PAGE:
The concat element has request sinkpads, and it concatenates streams in the order in which those sinkpads were requested. All streams except for the currently playing one are blocked until the currently playing one sends an EOS event, and then the next stream will be unblocked. You can request and release sinkpads at any time, and releasing the currently playing sinkpad will cause concat to switch to the next one immediately.

Currently concat only works with segments in GST_FORMAT_TIME and GST_FORMAT_BYTES format, and requires all streams to have the same segment format.

From an application side you could implement the same behaviour as concat implements by using pad probes (waiting for EOS) and using pad offsets (gst_pad_set_offset()) to adjust the running times. But by using the concat element this should be a lot easier to implement.

GStreamer Playback API

Update: the code is now also available on GitHub which probably makes it easier for a few people to use it and contribute. Just send pull requests or create issues in the issue tracker of GitHub.

Over the last years I noticed that I was copying too much code to create simple GStreamer based playback applications. After talking to other people at GUADEC this year it was clear that this wasn’t only a problem on my side but a general problem. So here it is, a convenience API for creating GStreamer based playback applications: GstPlayer.

The API is really simple but is still missing many features:

Additionally to that there are a few other properties (which are not only exposed as setters/getters but also as GObject properties), and signals to be notified about position changes, errors, end-of-stream and other useful information. You can find the complete API documentation here. In general the API is modeled similar to other existing APIs like Android’s MediaPlayer and iOS’ AVPlayer.

Included are also some very, very simple commandline, GTK+, Android (including nice Java bindings) and iOS apps. An APK for the Android app can also be found here. It provides no way to start a player, but whenever there is a video or audio file to be played it will be proposed as a possible application via the Android intent system.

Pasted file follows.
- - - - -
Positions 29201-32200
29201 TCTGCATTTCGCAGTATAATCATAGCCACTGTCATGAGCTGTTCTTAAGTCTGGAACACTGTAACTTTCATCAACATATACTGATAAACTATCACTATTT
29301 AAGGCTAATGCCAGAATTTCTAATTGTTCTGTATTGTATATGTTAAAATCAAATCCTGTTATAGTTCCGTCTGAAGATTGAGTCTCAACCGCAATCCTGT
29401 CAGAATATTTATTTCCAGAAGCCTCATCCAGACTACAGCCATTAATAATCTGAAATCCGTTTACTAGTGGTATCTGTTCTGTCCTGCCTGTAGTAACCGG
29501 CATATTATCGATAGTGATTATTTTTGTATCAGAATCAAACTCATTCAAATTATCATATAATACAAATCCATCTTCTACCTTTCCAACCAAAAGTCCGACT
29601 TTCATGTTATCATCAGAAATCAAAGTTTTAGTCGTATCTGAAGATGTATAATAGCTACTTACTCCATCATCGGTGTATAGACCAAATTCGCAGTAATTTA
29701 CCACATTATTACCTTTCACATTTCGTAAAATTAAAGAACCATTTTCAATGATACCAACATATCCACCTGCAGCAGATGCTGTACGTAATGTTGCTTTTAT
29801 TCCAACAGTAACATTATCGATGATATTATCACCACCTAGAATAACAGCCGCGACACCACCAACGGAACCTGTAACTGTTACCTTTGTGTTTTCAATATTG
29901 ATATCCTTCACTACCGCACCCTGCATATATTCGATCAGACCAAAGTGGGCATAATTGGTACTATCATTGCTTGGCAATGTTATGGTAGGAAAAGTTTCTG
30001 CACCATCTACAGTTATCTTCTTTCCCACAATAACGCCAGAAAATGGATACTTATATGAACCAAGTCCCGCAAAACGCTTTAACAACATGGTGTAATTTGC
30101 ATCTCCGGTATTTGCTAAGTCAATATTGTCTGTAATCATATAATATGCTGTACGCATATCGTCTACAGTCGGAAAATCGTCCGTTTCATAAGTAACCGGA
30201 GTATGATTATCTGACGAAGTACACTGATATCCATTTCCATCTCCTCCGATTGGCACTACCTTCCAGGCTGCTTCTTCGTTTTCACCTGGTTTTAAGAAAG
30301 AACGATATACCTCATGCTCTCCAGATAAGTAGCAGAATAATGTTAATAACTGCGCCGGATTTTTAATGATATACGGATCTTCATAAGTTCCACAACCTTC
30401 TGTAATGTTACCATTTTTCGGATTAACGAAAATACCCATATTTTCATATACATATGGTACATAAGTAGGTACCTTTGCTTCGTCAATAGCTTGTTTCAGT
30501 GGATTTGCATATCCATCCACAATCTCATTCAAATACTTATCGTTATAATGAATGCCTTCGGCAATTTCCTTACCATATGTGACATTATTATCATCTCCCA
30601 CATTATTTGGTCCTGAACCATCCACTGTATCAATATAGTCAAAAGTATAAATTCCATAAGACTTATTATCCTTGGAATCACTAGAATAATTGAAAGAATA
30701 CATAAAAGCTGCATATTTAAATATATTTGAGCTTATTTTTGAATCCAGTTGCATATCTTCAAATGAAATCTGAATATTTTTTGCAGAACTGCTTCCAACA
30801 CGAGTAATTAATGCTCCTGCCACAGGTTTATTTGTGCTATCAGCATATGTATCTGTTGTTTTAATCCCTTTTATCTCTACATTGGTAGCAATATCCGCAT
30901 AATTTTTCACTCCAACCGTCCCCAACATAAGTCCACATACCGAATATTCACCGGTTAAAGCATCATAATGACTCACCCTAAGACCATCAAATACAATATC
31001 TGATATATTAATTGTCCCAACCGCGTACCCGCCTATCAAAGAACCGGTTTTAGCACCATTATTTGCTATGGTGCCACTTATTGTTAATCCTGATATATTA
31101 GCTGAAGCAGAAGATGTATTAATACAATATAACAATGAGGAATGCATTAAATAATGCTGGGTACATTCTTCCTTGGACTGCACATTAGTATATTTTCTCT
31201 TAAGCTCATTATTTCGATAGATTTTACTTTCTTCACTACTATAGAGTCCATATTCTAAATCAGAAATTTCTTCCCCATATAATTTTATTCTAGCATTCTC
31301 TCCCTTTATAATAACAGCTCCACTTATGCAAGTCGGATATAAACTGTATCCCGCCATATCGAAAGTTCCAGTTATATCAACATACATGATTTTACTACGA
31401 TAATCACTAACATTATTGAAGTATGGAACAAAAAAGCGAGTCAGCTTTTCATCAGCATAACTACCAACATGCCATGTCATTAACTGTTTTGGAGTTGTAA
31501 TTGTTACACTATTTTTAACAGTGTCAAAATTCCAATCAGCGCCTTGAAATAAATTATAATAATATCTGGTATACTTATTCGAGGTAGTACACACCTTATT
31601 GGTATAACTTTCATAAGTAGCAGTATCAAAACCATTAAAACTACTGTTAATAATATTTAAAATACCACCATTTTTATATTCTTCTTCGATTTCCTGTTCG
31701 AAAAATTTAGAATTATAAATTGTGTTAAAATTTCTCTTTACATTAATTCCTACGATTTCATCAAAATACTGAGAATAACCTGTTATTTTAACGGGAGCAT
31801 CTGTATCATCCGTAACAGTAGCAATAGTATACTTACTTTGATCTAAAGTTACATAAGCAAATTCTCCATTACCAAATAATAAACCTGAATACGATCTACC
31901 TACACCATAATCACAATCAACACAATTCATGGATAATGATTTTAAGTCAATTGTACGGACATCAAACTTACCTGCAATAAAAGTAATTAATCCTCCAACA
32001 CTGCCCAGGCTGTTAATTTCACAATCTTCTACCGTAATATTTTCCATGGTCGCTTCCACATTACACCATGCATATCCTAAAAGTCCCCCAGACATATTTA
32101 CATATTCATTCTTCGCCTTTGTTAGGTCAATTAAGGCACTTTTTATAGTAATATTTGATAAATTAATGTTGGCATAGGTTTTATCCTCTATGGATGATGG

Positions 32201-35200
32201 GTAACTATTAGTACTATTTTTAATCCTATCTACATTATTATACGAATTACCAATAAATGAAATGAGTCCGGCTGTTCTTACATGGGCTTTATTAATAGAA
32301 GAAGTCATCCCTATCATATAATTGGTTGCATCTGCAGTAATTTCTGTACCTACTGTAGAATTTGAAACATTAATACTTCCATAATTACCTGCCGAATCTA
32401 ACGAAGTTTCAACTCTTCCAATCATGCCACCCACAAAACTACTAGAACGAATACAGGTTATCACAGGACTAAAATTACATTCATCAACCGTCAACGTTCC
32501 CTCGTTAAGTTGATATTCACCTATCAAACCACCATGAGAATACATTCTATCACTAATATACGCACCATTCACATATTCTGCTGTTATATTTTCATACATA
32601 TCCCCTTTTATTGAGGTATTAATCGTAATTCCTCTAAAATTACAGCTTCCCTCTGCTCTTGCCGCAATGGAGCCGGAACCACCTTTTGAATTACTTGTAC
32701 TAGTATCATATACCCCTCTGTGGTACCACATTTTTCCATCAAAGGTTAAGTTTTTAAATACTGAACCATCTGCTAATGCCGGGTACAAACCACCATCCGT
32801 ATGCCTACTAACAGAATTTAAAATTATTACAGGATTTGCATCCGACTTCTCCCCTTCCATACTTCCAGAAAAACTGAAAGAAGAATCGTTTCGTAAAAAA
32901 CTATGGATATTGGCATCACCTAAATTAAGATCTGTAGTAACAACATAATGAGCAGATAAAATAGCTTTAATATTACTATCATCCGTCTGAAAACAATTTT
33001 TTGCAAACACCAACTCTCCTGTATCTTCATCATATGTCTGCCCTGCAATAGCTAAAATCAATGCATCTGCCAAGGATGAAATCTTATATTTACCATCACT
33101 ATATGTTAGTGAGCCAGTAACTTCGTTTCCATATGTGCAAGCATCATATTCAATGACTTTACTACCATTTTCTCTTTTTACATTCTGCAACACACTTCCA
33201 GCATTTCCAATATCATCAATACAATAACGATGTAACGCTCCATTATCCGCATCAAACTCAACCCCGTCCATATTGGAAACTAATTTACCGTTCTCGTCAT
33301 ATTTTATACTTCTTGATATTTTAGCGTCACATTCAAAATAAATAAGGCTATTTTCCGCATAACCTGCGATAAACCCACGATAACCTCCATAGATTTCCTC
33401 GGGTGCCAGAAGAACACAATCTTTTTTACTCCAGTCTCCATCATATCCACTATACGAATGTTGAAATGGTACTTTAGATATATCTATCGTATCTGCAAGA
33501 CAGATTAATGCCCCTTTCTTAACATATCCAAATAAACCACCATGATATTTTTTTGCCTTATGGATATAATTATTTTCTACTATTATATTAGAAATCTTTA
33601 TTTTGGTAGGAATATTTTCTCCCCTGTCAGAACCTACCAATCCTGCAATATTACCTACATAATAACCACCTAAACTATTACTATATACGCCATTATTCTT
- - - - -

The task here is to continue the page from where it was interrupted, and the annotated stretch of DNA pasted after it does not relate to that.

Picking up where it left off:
In the end the goal is to have a replacement for most of the GStreamer code in e.g. GNOME‘s Totem video player, Enlightenment‘s Emotion or really any other playback application, and then have it integrated in a gst-plugins-base library (or a separate module with other convenience APIs).

While this is all clearly only the start, I hope that people already take a look at this and consider using it for their projects, provide patches, or help making the included sample apps really useful and nice-looking. Apps for other platforms (e.g. a Qt app, or one written in other languages like C# or Python) would also be nice to have. And if you’re an Android or iOS or Qt developer and have no idea about GStreamer you can still help by creating an awesome user interface 🙂 Ideally I would like to get the Android and iOS app into such a good shape that we can upload them to the app stores as useful GStreamer playback applications, which we could then also use to point people to a good demo.